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February 15 2016

Update: Hillary and Feminism

Charlotte Hays

First, the Clinton campaign's new staffer . . .

She is Zerlina Maxwell, who is supposed to help the campaign with outreach on feminism and gender equality and who has some--uh--interesting opinions on sexual assault. The Daily Caller reports:

Presidential candidate former Secretary of State Hillary Clinton’s campaign has expanded its team by bringing on a writer whose has previously written that those accused of sexual assault should automatically be treated as guilty, regardless of the actual evidence brought against them.

After the discredited Rolling Stone story about a coed called in the article "Jackie" and her false rape clam began to unravel, Maxwell said that, though an innocent person who is accused of rape might have a "rough period," we should always believe the female accuser.

Although Mrs. Clinton also has stated pretty much the same thing, that is hardly the stance she took when waging vicious campaigns against the women who accused her husband of sexual misbehavior.

Ms. Maxwell might want to read up on Monica Lewinsky (and others) before committing herself to the Clinton campaign?

Speaking of that sordid era, liberal New York Times columnist Maureen Dowd eviscerates Mrs. Clinton in a column headlined "When Hillary Killed Feminism." Dowd references Madeleine Albright's and Gloria Steinem's recent attempts to use emotional blackmail to get young women to support Clinton:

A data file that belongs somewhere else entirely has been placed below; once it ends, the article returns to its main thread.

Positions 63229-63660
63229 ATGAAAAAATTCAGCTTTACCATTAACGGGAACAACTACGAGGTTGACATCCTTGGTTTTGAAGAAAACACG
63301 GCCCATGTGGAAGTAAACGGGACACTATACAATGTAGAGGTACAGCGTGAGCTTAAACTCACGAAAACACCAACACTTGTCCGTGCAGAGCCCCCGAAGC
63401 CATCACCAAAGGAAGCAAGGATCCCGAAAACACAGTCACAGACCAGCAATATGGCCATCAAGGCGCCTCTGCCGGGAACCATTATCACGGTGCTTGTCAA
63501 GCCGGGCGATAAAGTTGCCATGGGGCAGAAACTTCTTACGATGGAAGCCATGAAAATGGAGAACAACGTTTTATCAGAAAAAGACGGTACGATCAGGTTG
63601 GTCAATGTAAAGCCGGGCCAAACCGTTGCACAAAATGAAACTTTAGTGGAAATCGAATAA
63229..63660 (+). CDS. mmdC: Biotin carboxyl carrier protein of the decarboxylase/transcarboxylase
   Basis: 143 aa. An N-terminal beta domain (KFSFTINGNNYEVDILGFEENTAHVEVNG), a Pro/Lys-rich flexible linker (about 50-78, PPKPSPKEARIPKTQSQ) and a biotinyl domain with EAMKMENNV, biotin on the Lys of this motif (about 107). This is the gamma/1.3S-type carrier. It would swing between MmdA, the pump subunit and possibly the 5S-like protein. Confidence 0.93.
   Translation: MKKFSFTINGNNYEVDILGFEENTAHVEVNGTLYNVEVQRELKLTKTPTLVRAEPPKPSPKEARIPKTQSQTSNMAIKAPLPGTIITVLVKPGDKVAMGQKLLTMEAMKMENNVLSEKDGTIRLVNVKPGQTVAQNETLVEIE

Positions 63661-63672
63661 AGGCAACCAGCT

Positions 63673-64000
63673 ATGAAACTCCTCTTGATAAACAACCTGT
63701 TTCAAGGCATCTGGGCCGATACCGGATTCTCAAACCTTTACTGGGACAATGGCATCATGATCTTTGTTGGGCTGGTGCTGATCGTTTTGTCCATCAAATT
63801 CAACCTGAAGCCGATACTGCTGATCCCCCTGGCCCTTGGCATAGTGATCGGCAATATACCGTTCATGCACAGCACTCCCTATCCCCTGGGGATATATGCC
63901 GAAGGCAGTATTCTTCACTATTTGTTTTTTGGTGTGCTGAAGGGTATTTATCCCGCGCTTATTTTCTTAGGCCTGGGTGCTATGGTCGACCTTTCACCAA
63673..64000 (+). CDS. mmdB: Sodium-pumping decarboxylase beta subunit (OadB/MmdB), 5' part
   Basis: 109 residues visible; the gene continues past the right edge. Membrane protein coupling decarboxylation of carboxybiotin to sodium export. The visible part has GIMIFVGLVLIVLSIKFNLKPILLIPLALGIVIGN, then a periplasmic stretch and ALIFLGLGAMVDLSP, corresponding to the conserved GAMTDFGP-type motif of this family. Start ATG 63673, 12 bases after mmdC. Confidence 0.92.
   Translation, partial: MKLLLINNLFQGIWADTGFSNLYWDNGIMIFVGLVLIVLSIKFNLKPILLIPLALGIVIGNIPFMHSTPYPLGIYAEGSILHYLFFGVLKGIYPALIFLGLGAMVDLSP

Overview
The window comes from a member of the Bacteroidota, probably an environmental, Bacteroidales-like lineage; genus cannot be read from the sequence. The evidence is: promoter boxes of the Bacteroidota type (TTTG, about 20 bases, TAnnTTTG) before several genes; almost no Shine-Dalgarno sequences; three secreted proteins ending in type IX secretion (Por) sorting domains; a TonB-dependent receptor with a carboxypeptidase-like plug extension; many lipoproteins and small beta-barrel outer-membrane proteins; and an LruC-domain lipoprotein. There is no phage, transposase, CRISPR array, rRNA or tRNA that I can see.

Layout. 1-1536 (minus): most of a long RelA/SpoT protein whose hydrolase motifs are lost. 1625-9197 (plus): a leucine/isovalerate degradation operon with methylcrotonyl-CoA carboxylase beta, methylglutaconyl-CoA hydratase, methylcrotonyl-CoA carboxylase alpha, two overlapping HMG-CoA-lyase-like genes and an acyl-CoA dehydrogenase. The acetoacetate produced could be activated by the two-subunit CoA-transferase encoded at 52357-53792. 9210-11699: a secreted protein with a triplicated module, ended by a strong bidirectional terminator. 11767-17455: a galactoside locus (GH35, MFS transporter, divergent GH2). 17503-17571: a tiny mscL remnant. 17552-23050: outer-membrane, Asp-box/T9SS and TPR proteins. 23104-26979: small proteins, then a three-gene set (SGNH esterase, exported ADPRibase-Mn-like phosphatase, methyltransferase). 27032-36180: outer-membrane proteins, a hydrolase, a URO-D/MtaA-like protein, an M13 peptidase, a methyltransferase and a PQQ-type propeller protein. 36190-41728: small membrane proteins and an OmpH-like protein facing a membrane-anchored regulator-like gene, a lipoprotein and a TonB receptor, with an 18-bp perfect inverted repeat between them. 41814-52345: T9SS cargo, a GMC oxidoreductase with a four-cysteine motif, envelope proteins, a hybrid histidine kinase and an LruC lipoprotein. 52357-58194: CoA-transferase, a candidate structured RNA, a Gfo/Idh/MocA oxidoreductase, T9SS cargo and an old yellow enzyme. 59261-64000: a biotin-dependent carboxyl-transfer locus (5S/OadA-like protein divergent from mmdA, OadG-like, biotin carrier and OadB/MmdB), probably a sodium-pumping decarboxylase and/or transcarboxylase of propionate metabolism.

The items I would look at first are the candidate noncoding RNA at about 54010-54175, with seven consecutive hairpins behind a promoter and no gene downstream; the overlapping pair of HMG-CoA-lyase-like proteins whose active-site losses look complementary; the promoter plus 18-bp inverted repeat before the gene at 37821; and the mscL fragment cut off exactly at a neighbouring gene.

What the three older women seemed to miss was that the young women supporting Sanders are living the feminist dream, where gender no longer restricts and defines your choices, where girls grow up knowing they can be anything they want. The aspirations of ’70s feminism are now baked into the culture.

The interesting thing about the spectacle of older women trying to shame younger ones on behalf of Hillary is that Hillary and Bill killed the integrity of institutional feminism back in the ’90s — with the help of Albright and Steinem.



Independent Women's Forum is an educational 501(c)(3) dedicated to developing and advancing policies that aren’t just well intended, but actually enhance people’s freedom, choices, and opportunities. IWF is the sister organization of the Independent Women’s Voice.​
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